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July 9th, 2014 TREE PALMEDO | Movie Reviews & Stories
 

Hotseat: Chapman and Maclain Way

lede-sidebar_4036DOG POUND: This photo of the Portland Mavericks inspired brothers Chapman and Maclain Way to begin work on their documentary, The Battered Bastards of Baseball. - Image courtesy of Netflix

When brothers Chapman, 27, and Maclain Way, 23, discovered an old baseball team photo at their late grandfather Bing Russell’s house, it sparked a multiyear effort of poring over microfilm and newsreels to uncover the long-buried adventures of the Portland Mavericks. The result is The Battered Bastards of Baseball, the brothers’ debut film and a fast-paced documentary that received high praise at its Sundance Film Festival premiere. The film hits Netflix July 11, the same day as its Portland premiere at the NW Film Center’s Whitsell Auditorium. WW caught up with the Way brothers via phone to talk about the documentary, the legacy of the Mavericks and what got left on the cutting-room floor.


Image courtesy of Netflix


WW: Battered Bastards hasn’t seen wide release yet, but it’s already received an overwhelmingly positive response. Were you expecting so many rave reviews?

Chapman Way: You never know how a sports documentary is going to be received within the film community, but we really tried to make a documentary that would transcend the sports genre and appeal to people who aren’t sports fans. We got a standing ovation at our premiere screening, which told us right away how the themes were resonating with people.


Why has it taken so long for this story to be told?

Chapman: When Maclain and I went up there to start doing research about four years ago, we’d tell people in Portland that we were doing a baseball documentary. They’d say, “Oh, it’s on the Beavers?” And we’d say, “No, the Portland Mavericks,” and they’d say, “Who?” It was really interesting to us how many people have forgotten about the story and forgotten about this team. One of the neat things about being a documentary filmmaker is that you get to shine a light on subjects that have been forgotten. It’s a difficult story to tell, in that it requires a lot of archival research. It’s not like you can just Google “Portland Mavericks” and all your research is done.


What was it like digging for resources in Portland?

Chapman: Portland became a home away from home for us. Every couple months, we would find a new excuse to go up there, hang out and do research. Had this team happened in another city, the documentary probably wouldn’t have been possible. We got so much support from the Oregon Historical Society and from the news stations in Portland. The people who did remember the story remember the team very fondly and had great memories of Portland in the 1970s. I think that’s intrinsic in the city itself. It has a very community-driven spirit, and an independence-driven spirit.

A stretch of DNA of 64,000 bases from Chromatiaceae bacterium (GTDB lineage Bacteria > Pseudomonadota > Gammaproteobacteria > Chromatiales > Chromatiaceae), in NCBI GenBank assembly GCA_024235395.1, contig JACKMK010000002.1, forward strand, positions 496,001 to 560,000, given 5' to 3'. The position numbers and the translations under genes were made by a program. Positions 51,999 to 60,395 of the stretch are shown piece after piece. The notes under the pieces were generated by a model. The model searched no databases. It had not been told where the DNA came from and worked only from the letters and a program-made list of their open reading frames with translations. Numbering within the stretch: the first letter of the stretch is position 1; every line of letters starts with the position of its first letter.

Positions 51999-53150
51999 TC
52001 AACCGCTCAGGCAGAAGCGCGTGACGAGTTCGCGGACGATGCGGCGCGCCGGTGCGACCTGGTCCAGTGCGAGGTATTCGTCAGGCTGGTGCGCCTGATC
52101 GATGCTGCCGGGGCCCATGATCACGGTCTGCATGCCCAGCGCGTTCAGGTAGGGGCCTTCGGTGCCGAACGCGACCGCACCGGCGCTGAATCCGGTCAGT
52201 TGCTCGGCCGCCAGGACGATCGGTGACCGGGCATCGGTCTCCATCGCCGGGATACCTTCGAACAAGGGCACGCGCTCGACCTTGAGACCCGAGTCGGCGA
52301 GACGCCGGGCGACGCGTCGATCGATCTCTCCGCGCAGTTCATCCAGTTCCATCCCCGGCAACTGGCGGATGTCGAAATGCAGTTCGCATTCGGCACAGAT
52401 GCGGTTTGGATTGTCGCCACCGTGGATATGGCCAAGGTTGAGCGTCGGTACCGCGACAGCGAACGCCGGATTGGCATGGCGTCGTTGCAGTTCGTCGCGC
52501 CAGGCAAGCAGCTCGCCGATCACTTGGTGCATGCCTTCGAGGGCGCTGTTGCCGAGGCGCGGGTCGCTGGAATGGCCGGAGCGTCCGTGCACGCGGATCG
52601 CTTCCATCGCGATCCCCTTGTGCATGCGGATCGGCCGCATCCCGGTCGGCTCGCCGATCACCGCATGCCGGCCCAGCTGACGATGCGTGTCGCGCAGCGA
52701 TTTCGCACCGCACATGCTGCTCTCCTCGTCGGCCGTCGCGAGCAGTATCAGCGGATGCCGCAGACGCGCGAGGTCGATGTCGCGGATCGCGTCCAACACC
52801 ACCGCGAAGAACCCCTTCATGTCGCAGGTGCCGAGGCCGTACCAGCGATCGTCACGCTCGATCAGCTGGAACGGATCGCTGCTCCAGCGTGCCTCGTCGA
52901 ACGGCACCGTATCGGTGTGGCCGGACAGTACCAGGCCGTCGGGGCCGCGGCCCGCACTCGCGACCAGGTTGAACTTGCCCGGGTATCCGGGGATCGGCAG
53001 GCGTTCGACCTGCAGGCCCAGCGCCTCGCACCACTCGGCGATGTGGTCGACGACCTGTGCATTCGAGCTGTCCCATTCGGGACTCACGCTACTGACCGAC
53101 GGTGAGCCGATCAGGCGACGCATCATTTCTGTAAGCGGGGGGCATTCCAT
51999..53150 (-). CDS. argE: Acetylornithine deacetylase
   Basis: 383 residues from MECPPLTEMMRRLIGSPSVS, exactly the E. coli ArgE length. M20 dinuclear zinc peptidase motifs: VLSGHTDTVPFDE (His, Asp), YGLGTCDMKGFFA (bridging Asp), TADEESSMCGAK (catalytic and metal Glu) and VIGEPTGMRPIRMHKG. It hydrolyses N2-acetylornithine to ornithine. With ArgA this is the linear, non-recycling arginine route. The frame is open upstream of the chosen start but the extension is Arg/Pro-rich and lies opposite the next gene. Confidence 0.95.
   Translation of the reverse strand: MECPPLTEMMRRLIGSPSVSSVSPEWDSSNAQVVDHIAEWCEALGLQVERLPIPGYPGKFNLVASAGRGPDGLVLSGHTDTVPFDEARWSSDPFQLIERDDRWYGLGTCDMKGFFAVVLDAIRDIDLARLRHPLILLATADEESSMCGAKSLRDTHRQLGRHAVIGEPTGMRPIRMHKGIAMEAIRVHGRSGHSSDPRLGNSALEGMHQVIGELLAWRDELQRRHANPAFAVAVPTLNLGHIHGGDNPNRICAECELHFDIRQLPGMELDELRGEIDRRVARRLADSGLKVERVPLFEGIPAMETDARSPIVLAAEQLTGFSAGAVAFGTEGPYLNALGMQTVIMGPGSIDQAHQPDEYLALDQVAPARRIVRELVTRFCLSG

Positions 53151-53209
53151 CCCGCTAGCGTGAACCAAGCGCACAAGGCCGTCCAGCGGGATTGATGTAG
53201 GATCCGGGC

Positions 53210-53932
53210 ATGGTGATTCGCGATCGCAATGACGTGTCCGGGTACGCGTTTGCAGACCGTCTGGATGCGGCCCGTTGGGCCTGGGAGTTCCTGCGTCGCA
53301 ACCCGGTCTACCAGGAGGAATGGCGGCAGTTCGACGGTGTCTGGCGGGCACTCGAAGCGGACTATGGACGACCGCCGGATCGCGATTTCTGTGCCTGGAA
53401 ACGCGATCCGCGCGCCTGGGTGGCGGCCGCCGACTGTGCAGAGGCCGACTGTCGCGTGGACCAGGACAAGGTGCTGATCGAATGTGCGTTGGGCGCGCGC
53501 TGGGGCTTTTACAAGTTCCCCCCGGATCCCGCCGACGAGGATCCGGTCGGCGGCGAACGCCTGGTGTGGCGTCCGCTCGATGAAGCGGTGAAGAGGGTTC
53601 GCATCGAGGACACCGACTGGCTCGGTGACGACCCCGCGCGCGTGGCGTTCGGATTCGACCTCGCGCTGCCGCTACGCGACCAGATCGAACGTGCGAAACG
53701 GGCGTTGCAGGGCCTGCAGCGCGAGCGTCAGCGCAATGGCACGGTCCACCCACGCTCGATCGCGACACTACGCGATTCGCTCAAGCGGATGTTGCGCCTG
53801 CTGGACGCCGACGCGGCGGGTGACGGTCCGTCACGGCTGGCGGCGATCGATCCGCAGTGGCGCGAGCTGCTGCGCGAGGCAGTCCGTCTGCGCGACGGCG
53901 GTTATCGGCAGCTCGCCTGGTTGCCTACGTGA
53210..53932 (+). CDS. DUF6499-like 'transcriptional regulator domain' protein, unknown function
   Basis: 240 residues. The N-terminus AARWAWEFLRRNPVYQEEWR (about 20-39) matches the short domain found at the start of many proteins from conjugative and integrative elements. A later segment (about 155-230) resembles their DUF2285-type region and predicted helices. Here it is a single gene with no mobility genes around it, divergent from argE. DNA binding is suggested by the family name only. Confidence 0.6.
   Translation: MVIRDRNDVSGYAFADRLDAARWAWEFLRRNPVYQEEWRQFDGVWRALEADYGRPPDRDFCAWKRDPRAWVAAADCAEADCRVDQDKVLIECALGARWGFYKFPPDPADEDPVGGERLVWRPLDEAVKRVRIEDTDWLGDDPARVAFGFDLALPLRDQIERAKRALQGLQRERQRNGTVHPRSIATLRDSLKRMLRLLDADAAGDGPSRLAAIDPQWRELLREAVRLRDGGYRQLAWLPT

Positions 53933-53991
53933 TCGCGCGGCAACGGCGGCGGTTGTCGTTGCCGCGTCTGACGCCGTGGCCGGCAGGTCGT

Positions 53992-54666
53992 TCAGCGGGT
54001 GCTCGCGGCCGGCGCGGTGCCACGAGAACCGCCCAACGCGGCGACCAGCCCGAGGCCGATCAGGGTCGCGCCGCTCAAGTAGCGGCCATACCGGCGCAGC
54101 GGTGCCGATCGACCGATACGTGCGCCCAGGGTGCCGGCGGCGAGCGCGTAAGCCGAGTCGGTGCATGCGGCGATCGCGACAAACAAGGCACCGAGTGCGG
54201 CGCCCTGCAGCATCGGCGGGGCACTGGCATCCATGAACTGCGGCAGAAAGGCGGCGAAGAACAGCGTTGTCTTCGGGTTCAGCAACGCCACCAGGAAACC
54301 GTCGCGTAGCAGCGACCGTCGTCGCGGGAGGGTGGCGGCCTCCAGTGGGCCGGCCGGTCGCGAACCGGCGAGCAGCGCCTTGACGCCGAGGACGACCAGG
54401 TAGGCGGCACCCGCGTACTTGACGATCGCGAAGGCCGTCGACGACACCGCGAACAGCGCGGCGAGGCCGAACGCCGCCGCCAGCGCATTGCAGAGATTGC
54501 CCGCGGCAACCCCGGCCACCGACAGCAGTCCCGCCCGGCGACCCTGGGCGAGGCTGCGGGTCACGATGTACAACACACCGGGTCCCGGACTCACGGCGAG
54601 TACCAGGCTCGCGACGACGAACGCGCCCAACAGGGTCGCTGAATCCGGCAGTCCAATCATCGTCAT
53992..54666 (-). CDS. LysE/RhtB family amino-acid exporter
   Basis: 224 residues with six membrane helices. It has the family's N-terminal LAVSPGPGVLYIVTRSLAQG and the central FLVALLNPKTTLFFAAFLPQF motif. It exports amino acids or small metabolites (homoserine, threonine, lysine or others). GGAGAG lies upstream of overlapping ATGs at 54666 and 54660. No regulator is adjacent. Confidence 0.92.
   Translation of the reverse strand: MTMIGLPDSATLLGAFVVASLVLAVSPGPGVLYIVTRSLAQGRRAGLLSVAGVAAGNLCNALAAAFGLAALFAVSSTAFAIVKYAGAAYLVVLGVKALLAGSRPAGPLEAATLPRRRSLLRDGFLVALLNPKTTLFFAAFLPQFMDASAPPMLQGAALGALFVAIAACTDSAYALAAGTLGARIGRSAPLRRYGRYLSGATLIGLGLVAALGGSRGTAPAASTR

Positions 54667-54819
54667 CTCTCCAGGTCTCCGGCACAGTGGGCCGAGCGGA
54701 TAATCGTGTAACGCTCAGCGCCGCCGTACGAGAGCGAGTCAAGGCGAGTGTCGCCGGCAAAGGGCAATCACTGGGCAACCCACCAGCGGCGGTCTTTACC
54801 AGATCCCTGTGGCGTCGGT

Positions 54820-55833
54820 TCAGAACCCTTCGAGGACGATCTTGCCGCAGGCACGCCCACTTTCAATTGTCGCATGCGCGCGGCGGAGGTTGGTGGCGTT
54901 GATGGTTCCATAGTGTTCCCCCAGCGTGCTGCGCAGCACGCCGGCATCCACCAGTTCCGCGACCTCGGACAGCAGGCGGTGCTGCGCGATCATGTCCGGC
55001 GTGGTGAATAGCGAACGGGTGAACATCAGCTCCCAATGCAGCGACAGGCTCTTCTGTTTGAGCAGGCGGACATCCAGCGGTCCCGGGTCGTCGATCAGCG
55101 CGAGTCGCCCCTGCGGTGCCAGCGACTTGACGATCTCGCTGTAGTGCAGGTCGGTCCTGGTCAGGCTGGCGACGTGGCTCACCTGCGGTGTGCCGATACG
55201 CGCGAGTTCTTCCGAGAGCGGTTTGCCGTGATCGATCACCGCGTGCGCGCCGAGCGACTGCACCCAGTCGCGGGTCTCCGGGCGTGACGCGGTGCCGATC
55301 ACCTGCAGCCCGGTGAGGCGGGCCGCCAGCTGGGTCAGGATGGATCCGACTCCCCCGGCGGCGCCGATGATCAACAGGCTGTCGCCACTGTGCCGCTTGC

Maclain Way: I think the Mavericks couldn’t really have existed in a different city. I don’t think there are many other cities where this team could’ve resonated with the fans so much, and been so adopted by the city.


The story is obviously closely tied to your family. How did you reconcile that family connection with making a film for a general audience?

Maclain: One of the key early decisions we made was that Chapman and I were not going to be in the film at all. The story was so perfect as it was: It was a three-act structure, and we weren’t going to do anything that messed with that. This was not going to be a journey for the filmmakers discovering something about their grandfather. That was the exact opposite of what we wanted to do.


The final cut of the film is an 80-minute, streamlined story. Were there any interesting anecdotes that got left on the cutting-room floor?

Chapman: We held ourselves to a very strict archival standard: If someone was telling a story, we really wanted either archival footage, archival photographs or archival newspapers to supplement whatever the talking head was talking about. So there were a lot of great and funny stories that didn’t make the film because there just wasn’t enough archive to support them. There’s specifically a lot of really funny traveling stories. They traveled in this old, beaten-down bus where they took the seats out and put mattresses in the back, and the players would sleep back there and smoke pot and gamble.

Maclain: But it’s kind of nice: Civic Stadium becomes a character in the documentary because you only see them play there. It’s really localized, and you really get the Portland feel.


Would something like the Mavericks be possible today?

Chapman: We’re from Los Angeles, and we’ve thought it would be so cool to have a local baseball team, to go see a game, to have a beer and some nachos and hang out with friends. Hopefully, this documentary shows that it doesn’t just have to be this multibillion-dollar corporate sport, and that there is a way to have things that are more community-driven, more independent-spirited, more colorful.


SEE IT: The Battered Bastards of Baseball will screen at Whitsell Auditorium, 1219 SW Park Ave., nwfilm.org, on Friday, July 11. 8 pm. Co-directors Chapman and Maclain Way will be in attendance. 

 
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